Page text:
The term “market” in lower of cost or market generally refers to the replacement cost of an inventory item. However, market value should not exceed net realizable value (NRV), nor should it be less than net realizable value less a normal profit margin. These are known as the ceiling (upper) and floor (lower) limits of market, respectively. Market is defined as replacement cost if such cost falls between the upper and lower limits. Should replacement cost be above the upper limit, market would be defined as net realizable value. If replacement cost falls below the lower limit, market is defined as net realizable value less a normal profit margin.

For example, consider the following illustration.


Inventory at sales value……………………………………………       $800

Less:  Estimated cost of completing and disposal…….         200

Net realizable value (NRV)……………………………………….         600

Less:  Allowance for normal profit margin………………..         100

NRV less a normal profit margin………………………………       $500


To arrive at the final inventory valuation, a designated market value must be chosen and then compared to cost. The designated market value is determined by comparing replacement cost of the inventory with the upper and lower limits, i.e., the ceiling and floor. The middle numerical amount is selected, and labeled as the designated market value. It is then compared to cost, and the lower of cost or designated market becomes the basis at which inventory is reported.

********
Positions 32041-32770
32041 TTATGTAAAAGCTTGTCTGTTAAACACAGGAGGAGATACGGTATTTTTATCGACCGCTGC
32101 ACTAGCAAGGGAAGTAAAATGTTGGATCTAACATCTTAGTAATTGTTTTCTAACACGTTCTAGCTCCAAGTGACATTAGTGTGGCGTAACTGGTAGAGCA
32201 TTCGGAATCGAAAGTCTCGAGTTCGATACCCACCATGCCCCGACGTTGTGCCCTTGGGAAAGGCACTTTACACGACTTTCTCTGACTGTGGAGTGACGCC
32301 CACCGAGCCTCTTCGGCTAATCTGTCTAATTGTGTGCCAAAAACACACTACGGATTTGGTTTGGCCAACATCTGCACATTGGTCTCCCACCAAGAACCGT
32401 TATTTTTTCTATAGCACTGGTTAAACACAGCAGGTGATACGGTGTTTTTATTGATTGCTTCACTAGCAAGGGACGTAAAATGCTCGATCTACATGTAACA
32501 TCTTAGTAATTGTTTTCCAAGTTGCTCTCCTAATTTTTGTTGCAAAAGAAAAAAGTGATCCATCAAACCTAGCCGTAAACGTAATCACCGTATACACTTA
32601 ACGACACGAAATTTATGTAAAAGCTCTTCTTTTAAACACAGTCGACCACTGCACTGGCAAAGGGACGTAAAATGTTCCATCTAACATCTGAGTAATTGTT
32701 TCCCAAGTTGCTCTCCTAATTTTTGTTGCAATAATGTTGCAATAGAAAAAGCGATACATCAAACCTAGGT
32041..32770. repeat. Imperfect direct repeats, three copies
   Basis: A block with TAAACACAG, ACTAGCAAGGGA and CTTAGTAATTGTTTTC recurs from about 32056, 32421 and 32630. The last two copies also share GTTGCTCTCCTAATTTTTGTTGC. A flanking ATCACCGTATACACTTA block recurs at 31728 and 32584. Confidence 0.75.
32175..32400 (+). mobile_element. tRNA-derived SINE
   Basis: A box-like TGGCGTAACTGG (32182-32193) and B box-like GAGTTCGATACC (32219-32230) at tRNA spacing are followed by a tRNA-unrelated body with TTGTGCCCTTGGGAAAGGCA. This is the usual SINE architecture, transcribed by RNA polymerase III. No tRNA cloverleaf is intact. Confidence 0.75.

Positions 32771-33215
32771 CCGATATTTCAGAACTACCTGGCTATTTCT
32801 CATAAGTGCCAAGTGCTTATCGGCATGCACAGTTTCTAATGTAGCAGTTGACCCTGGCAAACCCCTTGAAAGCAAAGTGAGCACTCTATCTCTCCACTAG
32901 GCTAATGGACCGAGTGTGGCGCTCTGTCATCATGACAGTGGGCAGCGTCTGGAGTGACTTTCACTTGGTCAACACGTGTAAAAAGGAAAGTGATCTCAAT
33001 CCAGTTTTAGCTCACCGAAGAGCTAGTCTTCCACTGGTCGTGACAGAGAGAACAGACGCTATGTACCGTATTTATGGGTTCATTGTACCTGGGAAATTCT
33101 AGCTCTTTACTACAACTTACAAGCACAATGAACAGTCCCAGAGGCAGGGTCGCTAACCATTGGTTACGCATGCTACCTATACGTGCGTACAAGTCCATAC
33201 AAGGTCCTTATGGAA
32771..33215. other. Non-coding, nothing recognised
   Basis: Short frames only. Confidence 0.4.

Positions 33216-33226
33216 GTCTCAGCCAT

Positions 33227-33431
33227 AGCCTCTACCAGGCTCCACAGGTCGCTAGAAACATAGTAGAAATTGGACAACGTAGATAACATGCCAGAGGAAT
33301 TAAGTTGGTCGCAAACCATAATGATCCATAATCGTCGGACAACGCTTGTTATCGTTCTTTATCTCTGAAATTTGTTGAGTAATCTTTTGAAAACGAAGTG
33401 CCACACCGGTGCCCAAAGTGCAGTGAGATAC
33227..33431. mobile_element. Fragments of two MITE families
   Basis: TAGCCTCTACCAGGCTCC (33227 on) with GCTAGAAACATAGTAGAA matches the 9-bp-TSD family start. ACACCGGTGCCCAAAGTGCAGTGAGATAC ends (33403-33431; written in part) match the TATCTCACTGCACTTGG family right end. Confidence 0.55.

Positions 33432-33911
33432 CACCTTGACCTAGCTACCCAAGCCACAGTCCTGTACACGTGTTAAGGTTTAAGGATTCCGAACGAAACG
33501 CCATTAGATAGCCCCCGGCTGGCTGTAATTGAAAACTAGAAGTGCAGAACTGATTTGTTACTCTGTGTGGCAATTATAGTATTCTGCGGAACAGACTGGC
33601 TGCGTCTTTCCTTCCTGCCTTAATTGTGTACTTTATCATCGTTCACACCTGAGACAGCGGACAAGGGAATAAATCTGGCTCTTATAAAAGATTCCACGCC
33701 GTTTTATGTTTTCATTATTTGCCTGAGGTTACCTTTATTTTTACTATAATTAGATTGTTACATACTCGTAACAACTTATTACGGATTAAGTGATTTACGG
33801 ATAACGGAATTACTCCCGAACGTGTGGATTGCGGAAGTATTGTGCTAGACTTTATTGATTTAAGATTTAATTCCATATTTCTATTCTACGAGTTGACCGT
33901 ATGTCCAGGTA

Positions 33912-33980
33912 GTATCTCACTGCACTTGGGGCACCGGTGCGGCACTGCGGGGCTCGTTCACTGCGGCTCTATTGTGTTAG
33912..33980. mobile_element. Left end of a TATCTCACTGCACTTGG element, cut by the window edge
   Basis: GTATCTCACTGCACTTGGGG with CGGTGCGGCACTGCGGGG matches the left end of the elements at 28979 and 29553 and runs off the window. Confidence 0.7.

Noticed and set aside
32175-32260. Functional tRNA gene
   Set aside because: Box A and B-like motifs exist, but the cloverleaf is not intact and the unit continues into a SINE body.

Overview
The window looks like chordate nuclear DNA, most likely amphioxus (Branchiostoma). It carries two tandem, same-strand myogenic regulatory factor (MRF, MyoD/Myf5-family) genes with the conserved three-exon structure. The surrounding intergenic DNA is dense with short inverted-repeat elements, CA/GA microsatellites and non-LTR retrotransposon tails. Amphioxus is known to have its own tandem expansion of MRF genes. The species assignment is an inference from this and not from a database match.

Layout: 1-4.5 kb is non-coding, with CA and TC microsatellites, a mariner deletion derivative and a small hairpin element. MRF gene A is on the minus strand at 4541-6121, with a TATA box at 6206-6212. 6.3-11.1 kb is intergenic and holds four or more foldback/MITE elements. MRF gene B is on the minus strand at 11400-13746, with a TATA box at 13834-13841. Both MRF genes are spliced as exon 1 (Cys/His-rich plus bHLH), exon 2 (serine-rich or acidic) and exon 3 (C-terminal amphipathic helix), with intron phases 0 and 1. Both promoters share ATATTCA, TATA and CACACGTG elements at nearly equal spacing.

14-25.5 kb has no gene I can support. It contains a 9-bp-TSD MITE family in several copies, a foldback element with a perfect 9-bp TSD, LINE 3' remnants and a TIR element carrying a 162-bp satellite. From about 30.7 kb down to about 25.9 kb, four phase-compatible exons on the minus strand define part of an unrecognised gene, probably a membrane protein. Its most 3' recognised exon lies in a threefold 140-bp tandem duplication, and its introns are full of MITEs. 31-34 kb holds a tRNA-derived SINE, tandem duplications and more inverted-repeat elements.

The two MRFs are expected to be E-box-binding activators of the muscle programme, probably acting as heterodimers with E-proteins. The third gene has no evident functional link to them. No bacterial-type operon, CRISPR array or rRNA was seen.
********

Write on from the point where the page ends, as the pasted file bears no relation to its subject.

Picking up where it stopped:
Valuation at Net Realizable Value

Reporting inventory at selling price less estimated cost to complete and sell (net realizable value) is acceptable in certain instances, even when that amount is above cost. To be accorded this treatment, the item should (a) have a controlled market with a quoted price applicable to all quantities and (b) when no significant disposal costs are involved. Certain minerals sold in a controlled market and agricultural products that are marketable at fixed prices provide examples of inventory items carried at selling price.

Valuation Using Relative Sales Value

When a group of varying inventory items is purchased for a lump sum price, a problem exists relative to the cost per item. The relative sales value method allocates the total cost to individual items on the basis of the selling price of each item.

Purchase Commitments

Purchase commitments represent noncancelable contracts for the purchase of inventory at a specified price in a future period. If material, the details of the contract should be disclosed in a note to the buyer’s financial statements. If the contract price is in excess of the market price and it is expected that losses will occur when the purchase is effected, the loss should be recognized in the period during which the market decline took place.

Gross Profit Method